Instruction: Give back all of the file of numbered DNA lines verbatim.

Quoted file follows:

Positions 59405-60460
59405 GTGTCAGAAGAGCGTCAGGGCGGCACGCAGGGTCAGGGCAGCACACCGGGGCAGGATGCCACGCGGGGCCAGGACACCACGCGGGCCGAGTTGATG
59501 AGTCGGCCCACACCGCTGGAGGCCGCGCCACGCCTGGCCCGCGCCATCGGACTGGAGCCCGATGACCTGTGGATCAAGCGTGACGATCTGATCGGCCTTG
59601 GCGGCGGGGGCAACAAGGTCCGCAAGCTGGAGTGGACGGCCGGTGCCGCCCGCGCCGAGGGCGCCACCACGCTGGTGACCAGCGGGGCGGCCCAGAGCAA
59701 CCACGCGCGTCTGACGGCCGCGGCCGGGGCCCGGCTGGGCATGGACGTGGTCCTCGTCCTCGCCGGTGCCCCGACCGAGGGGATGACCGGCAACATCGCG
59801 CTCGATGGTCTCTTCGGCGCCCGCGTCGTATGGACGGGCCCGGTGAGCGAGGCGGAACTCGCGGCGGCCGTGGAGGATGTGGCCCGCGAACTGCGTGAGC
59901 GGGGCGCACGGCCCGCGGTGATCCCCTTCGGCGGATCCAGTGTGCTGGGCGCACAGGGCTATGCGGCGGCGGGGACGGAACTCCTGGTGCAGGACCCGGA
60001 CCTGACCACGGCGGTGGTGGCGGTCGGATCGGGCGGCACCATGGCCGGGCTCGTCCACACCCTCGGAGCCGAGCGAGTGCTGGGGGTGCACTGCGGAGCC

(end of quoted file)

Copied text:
Positions 59405-60460
59405 GTGTCAGAAGAGCGTCAGGGCGGCACGCAGGGTCAGGGCAGCACACCGGGGCAGGATGCCACGCGGGGCCAGGACACCACGCGGGCCGAGTTGATG
59501 AGTCGGCCCACACCGCTGGAGGCCGCGCCACGCCTGGCCCGCGCCATCGGACTGGAGCCCGATGACCTGTGGATCAAGCGTGACGATCTGATCGGCCTTG
59601 GCGGCGGGGGCAACAAGGTCCGCAAGCTGGAGTGGACGGCCGGTGCCGCCCGCGCCGAGGGCGCCACCACGCTGGTGACCAGCGGGGCGGCCCAGAGCAA
59701 CCACGCGCGTCTGACGGCCGCGGCCGGGGCCCGGCTGGGCATGGACGTGGTCCTCGTCCTCGCCGGTGCCCCGACCGAGGGGATGACCGGCAACATCGCG
59801 CTCGATGGTCTCTTCGGCGCCCGCGTCGTATGGACGGGCCCGGTGAGCGAGGCGGAACTCGCGGCGGCCGTGGAGGATGTGGCCCGCGAACTGCGTGAGC
59901 GGGGCGCACGGCCCGCGGTGATCCCCTTCGGCGGATCCAGTGTGCTGGGCGCACAGGGCTATGCGGCGGCGGGGACGGAACTCCTGGTGCAGGACCCGGA
60001 CCTGACCACGGCGGTGGTGGCGGTCGGATCGGGCGGCACCATGGCCGGGCTCGTCCACACCCTCGGAGCCGAGCGAGTGCTGGGGGTGCACTGCGGAGCC